The chicken fajitas nachos can function as an appetizer or as a meal.
Partners and childhood friends Oscar Gonzalez and Eduardo Trejo have brought another spot for Mexican food to Madison with their new venture, Lalo’s. Trejo, a veteran of his family’s restaurant, Park Street’s Taqueria Guadalajara, is clearly cooking food that’s near and dear to his heart at Lalo’s, which opened last fall.
Tucked away in an aging retail strip on University Avenue (formerly home to Marrakech, Shish Cafe and a host of other eateries over the years), Lalo’s has been fairly quiet when I’ve visited. That’s too bad. It’s not a huge space, but it can fit a decent crowd. The dining room boasts a beautiful hand-painted mural; there’s a bar area to one side.
Sometimes it’s the simple things that matter. At Lalo’s, the chips and salsa drop on your table immediately after you sit down — one of many reasons why this can be a top dining choice for families with young kids. Lalo’s provides two salsas, a salsa verde thick with tomatillos, and a rojo. Both are spicy, so if the kids are dipping, you might want to spring for the queso dip or the guacamole; both are excellent. The queso is essentially just melted cheese, but it’s hard to stop dipping the chips in it all the same. The guacamole’s avocado, tomato and sprinkling of cilantro are fresh and make for a slightly healthier indulgence.
Nachos, though listed in the appetizer section, are really a meal in themselves. In addition to the traditional style and a “Nachos Vallarta” with shrimp, Lalo’s features a super version of fajitas nachos, with either chicken or steak and grilled vegetables — it’s fajitas, just served on tortilla chips instead of a sizzling skillet. It’s an impressive plate, built on “white,” green and red chips, with a cascade of queso and delicious seasoned steak and bell peppers. These are some of the best nachos I’ve tasted.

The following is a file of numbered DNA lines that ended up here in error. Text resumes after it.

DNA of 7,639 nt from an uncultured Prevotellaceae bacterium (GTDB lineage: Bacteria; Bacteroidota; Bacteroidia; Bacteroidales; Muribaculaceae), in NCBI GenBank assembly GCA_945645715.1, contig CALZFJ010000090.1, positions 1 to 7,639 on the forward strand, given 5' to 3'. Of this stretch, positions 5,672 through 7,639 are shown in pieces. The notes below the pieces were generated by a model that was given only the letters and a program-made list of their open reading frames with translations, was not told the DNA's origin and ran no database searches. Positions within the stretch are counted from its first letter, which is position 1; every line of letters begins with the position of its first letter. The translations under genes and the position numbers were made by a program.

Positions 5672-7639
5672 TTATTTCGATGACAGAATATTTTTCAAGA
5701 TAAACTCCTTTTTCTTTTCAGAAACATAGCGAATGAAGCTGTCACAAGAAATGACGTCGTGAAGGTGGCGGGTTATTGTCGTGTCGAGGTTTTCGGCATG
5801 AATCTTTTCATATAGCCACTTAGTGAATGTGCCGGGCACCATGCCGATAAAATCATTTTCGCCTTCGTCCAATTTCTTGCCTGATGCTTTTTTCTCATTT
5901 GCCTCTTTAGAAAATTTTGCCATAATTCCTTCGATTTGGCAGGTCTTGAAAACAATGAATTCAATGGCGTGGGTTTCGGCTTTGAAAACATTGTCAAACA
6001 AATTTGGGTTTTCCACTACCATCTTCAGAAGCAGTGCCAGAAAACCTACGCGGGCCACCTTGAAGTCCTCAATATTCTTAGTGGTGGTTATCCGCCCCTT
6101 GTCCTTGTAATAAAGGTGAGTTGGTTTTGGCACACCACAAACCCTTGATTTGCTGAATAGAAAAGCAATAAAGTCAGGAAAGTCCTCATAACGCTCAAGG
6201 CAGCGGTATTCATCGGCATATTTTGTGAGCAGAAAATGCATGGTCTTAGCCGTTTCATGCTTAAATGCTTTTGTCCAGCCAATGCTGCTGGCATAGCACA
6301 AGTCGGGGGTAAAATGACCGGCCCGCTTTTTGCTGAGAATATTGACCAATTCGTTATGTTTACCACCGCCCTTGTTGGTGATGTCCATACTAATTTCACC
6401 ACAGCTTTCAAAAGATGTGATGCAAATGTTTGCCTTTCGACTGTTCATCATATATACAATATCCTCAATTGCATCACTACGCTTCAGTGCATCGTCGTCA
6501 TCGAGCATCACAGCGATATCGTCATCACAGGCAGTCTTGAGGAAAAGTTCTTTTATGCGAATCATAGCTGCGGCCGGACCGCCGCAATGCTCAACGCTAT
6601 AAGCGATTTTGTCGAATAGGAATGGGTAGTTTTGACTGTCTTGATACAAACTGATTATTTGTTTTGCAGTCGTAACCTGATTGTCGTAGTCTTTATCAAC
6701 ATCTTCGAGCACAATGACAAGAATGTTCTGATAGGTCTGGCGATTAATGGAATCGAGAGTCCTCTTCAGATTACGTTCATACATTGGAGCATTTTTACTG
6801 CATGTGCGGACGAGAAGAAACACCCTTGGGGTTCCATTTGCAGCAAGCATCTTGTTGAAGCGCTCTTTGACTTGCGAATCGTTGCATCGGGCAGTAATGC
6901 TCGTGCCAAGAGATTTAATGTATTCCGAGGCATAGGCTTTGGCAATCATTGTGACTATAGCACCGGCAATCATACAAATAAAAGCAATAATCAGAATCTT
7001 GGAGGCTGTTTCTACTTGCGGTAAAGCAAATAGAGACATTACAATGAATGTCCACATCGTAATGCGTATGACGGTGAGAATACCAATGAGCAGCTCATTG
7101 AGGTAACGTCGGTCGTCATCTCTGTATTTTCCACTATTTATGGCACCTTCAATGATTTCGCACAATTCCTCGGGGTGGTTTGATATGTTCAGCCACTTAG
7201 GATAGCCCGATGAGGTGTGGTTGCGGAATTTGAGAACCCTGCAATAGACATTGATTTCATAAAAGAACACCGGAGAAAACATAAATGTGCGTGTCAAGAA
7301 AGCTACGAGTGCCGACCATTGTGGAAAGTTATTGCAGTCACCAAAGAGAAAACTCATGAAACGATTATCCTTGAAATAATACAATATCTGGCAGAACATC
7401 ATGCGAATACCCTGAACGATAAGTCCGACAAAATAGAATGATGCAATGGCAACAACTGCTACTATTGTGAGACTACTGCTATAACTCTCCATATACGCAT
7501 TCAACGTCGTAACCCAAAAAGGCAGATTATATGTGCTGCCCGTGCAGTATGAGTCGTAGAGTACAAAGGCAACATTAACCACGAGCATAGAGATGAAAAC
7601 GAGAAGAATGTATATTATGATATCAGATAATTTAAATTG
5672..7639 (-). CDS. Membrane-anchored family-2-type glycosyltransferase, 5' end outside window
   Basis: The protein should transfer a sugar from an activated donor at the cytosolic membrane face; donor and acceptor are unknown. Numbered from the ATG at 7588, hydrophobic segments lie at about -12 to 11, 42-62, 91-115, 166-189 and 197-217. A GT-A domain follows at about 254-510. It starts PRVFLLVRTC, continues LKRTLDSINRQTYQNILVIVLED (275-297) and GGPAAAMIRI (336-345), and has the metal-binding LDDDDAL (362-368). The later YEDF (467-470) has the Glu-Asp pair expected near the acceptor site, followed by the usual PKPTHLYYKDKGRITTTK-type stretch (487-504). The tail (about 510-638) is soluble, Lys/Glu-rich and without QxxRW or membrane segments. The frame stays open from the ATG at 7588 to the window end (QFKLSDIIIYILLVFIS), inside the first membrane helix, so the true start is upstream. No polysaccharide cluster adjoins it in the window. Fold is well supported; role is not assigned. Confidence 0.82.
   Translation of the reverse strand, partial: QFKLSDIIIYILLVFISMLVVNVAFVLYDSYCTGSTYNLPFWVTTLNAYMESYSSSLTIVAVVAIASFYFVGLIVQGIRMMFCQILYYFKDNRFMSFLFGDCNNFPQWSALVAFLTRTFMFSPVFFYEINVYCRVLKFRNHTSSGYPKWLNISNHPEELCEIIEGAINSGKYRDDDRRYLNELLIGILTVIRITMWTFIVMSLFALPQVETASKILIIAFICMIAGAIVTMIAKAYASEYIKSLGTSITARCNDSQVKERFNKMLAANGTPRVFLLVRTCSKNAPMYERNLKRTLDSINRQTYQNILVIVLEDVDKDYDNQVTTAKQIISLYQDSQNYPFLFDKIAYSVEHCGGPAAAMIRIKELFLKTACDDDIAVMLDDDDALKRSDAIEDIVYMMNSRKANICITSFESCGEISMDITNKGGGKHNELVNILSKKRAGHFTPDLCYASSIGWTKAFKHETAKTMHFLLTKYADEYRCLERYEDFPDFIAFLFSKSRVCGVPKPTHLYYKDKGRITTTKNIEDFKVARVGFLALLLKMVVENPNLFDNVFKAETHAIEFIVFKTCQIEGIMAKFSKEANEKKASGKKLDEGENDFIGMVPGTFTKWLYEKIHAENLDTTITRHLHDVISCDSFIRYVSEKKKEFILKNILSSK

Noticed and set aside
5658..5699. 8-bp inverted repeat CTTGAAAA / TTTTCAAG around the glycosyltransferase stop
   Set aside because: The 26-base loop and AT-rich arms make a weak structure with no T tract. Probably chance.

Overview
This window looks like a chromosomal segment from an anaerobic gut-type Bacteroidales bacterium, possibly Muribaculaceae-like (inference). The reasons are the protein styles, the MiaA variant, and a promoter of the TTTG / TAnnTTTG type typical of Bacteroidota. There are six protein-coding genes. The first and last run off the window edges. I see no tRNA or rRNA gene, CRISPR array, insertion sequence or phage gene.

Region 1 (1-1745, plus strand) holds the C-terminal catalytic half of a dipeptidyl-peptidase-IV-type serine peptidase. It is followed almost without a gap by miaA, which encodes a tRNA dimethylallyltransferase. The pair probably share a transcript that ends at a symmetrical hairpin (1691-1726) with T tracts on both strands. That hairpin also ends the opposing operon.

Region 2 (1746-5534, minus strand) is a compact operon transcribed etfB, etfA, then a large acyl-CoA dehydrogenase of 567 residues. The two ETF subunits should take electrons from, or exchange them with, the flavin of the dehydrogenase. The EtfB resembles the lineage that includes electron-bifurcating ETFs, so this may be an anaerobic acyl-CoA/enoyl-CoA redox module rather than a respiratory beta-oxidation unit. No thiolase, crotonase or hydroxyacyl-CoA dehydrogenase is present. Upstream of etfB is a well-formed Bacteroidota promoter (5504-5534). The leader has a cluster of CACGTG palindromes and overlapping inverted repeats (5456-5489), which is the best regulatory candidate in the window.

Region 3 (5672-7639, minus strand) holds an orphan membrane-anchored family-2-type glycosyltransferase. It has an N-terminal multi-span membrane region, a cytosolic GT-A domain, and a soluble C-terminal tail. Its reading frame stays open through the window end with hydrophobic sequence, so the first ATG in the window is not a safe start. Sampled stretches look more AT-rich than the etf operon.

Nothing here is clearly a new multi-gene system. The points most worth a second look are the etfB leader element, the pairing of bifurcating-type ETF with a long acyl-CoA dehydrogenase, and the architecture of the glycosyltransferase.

Dinners include flautas, chiles rellenos, enchiladas, milanesa and tilapia, as well as the Lalo’s Special, a highlight. It’s a large steak accompanied by sweet and spicy grilled chorizo, potatoes, rice, beans and grilled cactus, which was tangy and a bit crunchy. The enchiladas verdes, sort of a bellwether dish for me at Mexican places, highlighted the chicken and weren’t overloaded with verde sauce and cheese, as they sometimes are.
Tamales are another treat to order because, let’s be honest — making tacos or quesadillas at home is no big deal, but tamales? Here, they’re offered stuffed with either cheese or chicken, combined with either a verde or de raja (roasted pepper) sauce. They’re not big, so order a few, or a side to go along with them.
Smaller appetites can go à la carte with tostadas or tacos. The taco’s crisp corn tortillas stand up to a saucy meat filling (choose from chicken, al pastor, steak or chicharron). The tacos could use a little more meat with a little more seasoning. My favorite tacos in town are still at Los Gemelos; these — at least the al pastor — seemed somewhat bland in comparison.
Try to include a Saturday trip, as there are added breakfast dishes like huevos rancheros. It made for a particularly good, filling meal, with two fried eggs in a tomato chile sauce accompanied with rice, beans and tortillas. Slow-cooked specialties like pozole and menudo also are sold only on Saturday.
Lalo’s menu is more extensive than what’s usually found at a taqueria, but less wide-ranging than at a Laredo’s, with its many dinners and combo meals. It’s a great addition to the west-side/Middleton area, distinguishing itself from Pasqual’s-Hilldale, Chipotle, Cocina Real and Lupe’s as a real, family-run spot that feels like a taqueria but acts like a restaurant.
Lalo’s Mexican Restaurante, 5510 University Ave., 608-422-5479, 11 am-10 pm Mon.-Sat., may close earlier during winter break, $2-$13